Mersenne primes have the form 2p -1 where p is a prime. The graph below plots the trend in the size of these numbers based on the 50 Mersenne primes currently known.

The vertical axis plots the exponents p, which are essentially the logs base 2 of the Mersenne primes. The scale is logarithmic, so this plot suggests that the Mersenne primes grow approximately linearly on a double logarithmic scale.

Trend in Mersenne primes

Related posts

Spherical trig, Research Triangle, and Mathematica

This post will look at the triangle behind North Carolina’s Research Triangle using Mathematica’s geographic functions.

Spherical triangles

A spherical triangle is a triangle drawn on the surface of a sphere. It has three vertices, given by points on the sphere, and three sides. The sides of the triangle are portions of great circles running between two vertices. A great circle is a circle of maximum radius, a circle with the same center as the sphere.

An interesting aspect of spherical geometry is that both the sides and angles of a spherical triangle are angles. Because the sides of a spherical triangle are arcs, they have angular measure, the angle formed by connecting each vertex to the center of the sphere. The arc length of a side is its angular measure times the radius of the sphere.

Denote the three vertices by AB, and C. Denote the side opposite A by a, etc. Denote the angles at AB, and C by α, β, and γ respectively.

Research Triangle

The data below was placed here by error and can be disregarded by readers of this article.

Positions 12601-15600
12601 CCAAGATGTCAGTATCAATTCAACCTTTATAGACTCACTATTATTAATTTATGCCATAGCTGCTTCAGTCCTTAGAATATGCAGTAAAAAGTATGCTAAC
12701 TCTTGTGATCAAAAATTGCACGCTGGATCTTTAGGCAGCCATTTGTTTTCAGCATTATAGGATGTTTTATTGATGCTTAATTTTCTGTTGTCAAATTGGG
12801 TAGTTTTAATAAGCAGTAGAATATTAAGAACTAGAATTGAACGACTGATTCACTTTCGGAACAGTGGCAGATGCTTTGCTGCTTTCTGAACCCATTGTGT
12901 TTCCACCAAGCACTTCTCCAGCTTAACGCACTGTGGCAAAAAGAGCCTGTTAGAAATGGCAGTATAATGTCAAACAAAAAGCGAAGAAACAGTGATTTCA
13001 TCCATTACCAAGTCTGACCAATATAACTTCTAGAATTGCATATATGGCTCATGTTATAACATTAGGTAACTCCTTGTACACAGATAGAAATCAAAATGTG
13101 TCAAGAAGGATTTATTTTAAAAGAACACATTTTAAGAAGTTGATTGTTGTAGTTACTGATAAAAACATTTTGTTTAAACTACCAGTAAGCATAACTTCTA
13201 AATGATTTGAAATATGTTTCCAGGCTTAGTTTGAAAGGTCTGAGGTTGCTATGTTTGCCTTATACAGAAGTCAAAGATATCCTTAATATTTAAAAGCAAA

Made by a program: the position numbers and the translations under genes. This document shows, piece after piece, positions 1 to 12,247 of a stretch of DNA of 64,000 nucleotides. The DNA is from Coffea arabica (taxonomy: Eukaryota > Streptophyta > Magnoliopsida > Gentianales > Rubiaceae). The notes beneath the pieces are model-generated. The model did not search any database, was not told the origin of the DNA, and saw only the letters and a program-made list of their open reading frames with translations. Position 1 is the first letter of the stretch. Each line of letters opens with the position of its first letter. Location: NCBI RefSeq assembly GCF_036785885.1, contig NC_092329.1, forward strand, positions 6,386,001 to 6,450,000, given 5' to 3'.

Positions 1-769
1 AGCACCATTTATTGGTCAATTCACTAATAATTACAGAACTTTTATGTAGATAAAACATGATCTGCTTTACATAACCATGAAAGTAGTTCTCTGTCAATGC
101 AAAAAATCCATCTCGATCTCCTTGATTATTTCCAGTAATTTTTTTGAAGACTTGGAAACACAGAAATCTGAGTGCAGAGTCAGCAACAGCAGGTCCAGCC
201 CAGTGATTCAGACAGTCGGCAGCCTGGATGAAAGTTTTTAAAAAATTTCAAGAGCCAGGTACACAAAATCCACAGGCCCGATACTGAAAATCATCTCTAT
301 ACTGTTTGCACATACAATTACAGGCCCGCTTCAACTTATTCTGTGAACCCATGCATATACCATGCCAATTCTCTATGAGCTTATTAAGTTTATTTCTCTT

Research Triangle is a (spherical!) triangle with vertices formed by Duke University, North Carolina State University, and University of North Carolina at Chapel Hill.

(That was the origin of the name, though it’s now applied more loosely to the general area around these three universities.)

We’ll take as our vertices

  • A = UNC Chapel Hill (35.9046 N, 79.0468 W)
  • B = Duke University in Durham (36.0011 N, 78.9389 W),
  • C = NCSU in Raleigh (35.7872 N, 78.6705 W)

Research Triangle


We’ll illustrate several features of Mathematica using the spherical triangle corresponding to Research Triangle.


The map above was produced with the following Mathematica code.

    ptA = GeoPosition[{35.9046, -79.0468}]
    ptB = GeoPosition[{36.0011, -78.9389}]
    ptC = GeoPosition[{35.7872, -78.6705}]

    GeoGraphics[{Red, PointSize[Large], 
        Point[ptA], Point[ptB], Point[ptC]}, 
        GeoScaleBar -> "Imperial", 
        GeoRange -> 29000]

Note that longitude is in degrees east, so the longitudes above are negative.


To find the distance between two locations, you can use the function GeoDistance. For example,

    GeoDistance[ptA, ptB]

tells me that the distance between UNC and Duke is 8.99185 miles. I assume it displays miles by default based on my location in the US, though the GeoRange option above defaults to meters. You can make the system of units explicit. For example